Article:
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"This is my Letter to the World" by: Emily Dickinson
Transcript of "This is my Letter to the World" by: Emily Dickinson
That never wrote to me,--
The simple news that Nature told,
With tender majesty.
Her message is committed
To hands I cannot see;
For love of her, sweet countrymen,
Judge tenderly of me! "This is my Letter to the World" Emily Dickinson composed over 1770 poems, but apart from her closest friends, no-one knew she was writing at all. Only after she died she was discovered and published. A lone figure for much of her life, few could have imagined the range of her subjects, the intensity of her imagination or the powerful delicacy of her writing. \ Examples of literary elements in the poem are:
Letter- her recognition of her own isolation to the world.
Simple news that Nature told- Change in Nature during the years of her isolation.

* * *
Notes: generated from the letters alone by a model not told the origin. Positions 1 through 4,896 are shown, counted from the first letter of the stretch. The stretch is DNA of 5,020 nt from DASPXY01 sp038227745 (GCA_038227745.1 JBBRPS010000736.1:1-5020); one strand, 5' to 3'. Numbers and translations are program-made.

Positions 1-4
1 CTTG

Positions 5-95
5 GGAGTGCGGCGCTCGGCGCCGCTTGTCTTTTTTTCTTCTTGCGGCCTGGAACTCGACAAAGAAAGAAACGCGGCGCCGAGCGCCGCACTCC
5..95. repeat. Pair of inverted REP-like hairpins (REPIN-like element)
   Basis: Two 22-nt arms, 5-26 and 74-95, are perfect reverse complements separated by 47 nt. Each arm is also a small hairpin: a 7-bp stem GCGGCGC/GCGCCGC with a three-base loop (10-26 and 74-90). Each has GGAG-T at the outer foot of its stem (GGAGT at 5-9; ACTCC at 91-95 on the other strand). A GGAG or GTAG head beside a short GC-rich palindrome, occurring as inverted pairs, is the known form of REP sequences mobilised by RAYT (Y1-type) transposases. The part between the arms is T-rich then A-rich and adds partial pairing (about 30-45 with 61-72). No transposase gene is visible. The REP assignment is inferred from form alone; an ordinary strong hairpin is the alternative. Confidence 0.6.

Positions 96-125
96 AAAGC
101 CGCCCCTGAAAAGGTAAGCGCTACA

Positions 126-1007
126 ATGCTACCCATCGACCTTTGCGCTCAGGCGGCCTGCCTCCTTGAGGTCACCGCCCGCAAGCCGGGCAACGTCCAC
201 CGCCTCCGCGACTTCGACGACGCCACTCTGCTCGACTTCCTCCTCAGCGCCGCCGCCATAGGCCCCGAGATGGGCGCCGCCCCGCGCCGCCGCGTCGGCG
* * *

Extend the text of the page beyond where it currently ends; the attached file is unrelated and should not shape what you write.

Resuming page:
“Simple news that nature told with tender majesty”
“Her message is committed to hands I cannot see” Meaning of the Poem This poem is an example of Emily's needs for the world to listen to her. She wanted more out of her life than what she was given. She wanted to see beyond what she had. She wanted people to explorer the bounds beyond the picket fences of society. Committed: to give in trust or charge; consign.
Tenderly: delicate, soft, or gentle.
Majesty: supreme greatness or authority; sovereignty
Countrymen: a native or inhabitant of one's own country.